By keeping its word, Japan can improve bilateral ties
China Daily


(Photo: China Daily)

President Xi Jinping's meeting with Japanese Prime Minister Shinzo Abe in Osaka last week produced a number of consensuses, with both sides agreeing to build Sino-Japanese relations by meeting the needs of a new era so they can jointly safeguard world peace and promote common development.

The thawing of Sino-Japanese relations last year-after Premier Li Keqiang visited Japan in May and Abe visited China in October-was partly due to the rise of unilateralism and protectionism in some parts of the world and the urgent need to oppose them. And since ensuring a free and fair trade order is a shared goal of the world's second-and third-largest economies, they need to make greater efforts to realize that goal.

Besides, the two sides have a wide range of fields to deepen cooperation, such as the Korean Peninsula denuclearization process, investment in third-party markets, environmental protection and the high-tech sector, which can serve as an important foundation for the continuous improvement of bilateral ties.

During Li's visit to Japan, the two sides signed 10 documents in areas such as cultural exchanges, medical care and public health, service trade, third-party market cooperation and building sea and air communication mechanisms, some of which have already yielded results.

And when Abe visited China, 12 cooperation documents-two agreements and 10 memorandums of understanding-and 52 documents on the Belt and Road Initiative were signed between the two governments, and companies and organizations from either side. These documents and cooperation projects on infrastructure facilities, logistics, information technology and finance have laid the basis for upgrading China-Japan relations in the new era.

However, to develop Sino-Japanese relations in a way that meet the requirements of the new era, some principles and guidelines have to be followed.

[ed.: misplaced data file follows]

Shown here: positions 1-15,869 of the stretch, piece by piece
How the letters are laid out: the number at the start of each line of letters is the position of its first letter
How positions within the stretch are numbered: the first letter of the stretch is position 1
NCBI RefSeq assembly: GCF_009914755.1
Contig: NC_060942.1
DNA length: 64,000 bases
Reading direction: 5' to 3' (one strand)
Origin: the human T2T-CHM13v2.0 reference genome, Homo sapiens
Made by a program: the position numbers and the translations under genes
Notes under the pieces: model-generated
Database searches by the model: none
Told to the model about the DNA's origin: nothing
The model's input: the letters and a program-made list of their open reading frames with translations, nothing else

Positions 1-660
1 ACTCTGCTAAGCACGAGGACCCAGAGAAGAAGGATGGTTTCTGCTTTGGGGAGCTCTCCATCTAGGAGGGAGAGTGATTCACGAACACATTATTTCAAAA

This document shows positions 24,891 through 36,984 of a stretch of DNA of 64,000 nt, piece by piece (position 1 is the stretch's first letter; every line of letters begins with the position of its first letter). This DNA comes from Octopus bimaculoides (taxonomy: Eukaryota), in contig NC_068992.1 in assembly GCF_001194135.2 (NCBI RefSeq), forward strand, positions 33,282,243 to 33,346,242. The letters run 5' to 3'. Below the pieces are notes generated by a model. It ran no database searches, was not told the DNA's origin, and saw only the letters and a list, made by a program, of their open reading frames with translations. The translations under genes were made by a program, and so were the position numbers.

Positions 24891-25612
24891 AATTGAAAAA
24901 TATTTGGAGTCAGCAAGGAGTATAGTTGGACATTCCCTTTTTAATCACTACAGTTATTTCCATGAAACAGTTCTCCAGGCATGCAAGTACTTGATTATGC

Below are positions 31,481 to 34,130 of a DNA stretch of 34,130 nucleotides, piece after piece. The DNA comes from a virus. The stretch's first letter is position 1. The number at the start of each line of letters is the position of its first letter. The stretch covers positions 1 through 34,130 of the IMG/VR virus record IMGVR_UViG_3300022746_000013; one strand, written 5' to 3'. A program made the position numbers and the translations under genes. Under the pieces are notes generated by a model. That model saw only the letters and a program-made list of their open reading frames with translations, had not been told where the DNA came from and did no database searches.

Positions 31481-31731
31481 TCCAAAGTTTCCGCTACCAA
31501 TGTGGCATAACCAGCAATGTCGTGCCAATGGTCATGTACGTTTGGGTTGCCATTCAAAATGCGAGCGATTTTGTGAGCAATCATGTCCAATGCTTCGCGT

Politically, the two sides should abide by the principles enshrined in the four political documents inked by the two governments, and ensure the two sides are cooperation partners, not a threat to each other. Exchanges and coordination at all levels, particularly those between the leaders, should be strengthened to deepen mutual trust and help Sino-Japanese ties to evolve on a friendly and cooperative track.

On the economic front, the two sides should deepen cooperation in investment, third-party markets, technology and innovation so as to boost mutual economic growth and promote regional economic integration, including accelerating the regional economic cooperation negotiation process, encouraging enterprises to increase investments in each other's country and build a fair, nondiscriminatory and predictable business environment for companies from both sides.

The cultural bonds between the two countries need to be further strengthened. And the two sides should expedite their efforts to promote youth exchanges and people-to-people engagement in order to deepen mutual understanding. It is good to see that the two governments have decided to take the 2019 China-Japan Youth Exchange Promotion Year as an opportunity to initiate senior-level cultural exchanges to bring the two peoples closer.

As for security, the two countries should constructively manage and control their conflicts and divergences through talks, strengthen dialogue in diplomacy and security, and build a constructive bilateral security relationship. In fact, the series of exchanges, meetings, dialogues and negotiations held between the two countries, their defense ministries and militaries since last year is conducive to building constructive security relations.

It is necessary for the two sides to abide by the consensuses they have reached and properly handle sensitive issues. Amicable Sino-Japanese ties have obvious spillover effects. And the two sides have enough reasons to strengthen exchanges, coordination and cooperation on international and regional issues to jointly cope with global and regional challenges, and contribute to global governance to make it more equitable and rational. Only in this way can the two sides base their relationship on coordination, not competition, and create a brighter future for themselves.

The two sides may encounter some practical difficulties and problems in forging a peaceful, friendly region in the new era. But they should always keep the bigger picture in mind and refer to the consensuses they have reached to resolve their disputes and differences. After all, a peaceful, cooperative and friendly East China Sea is in the interest of both sides.

The continuous improvement of China-Japan ties is subject to not only external factors, but also how some key, sensitive issues are handled. And it would take concrete cooperation projects, if not acute challenges, to test the reliability of Sino-Japanese ties in the new era, although both sides' moves reflect their overlapping strategic benefits, at least for now.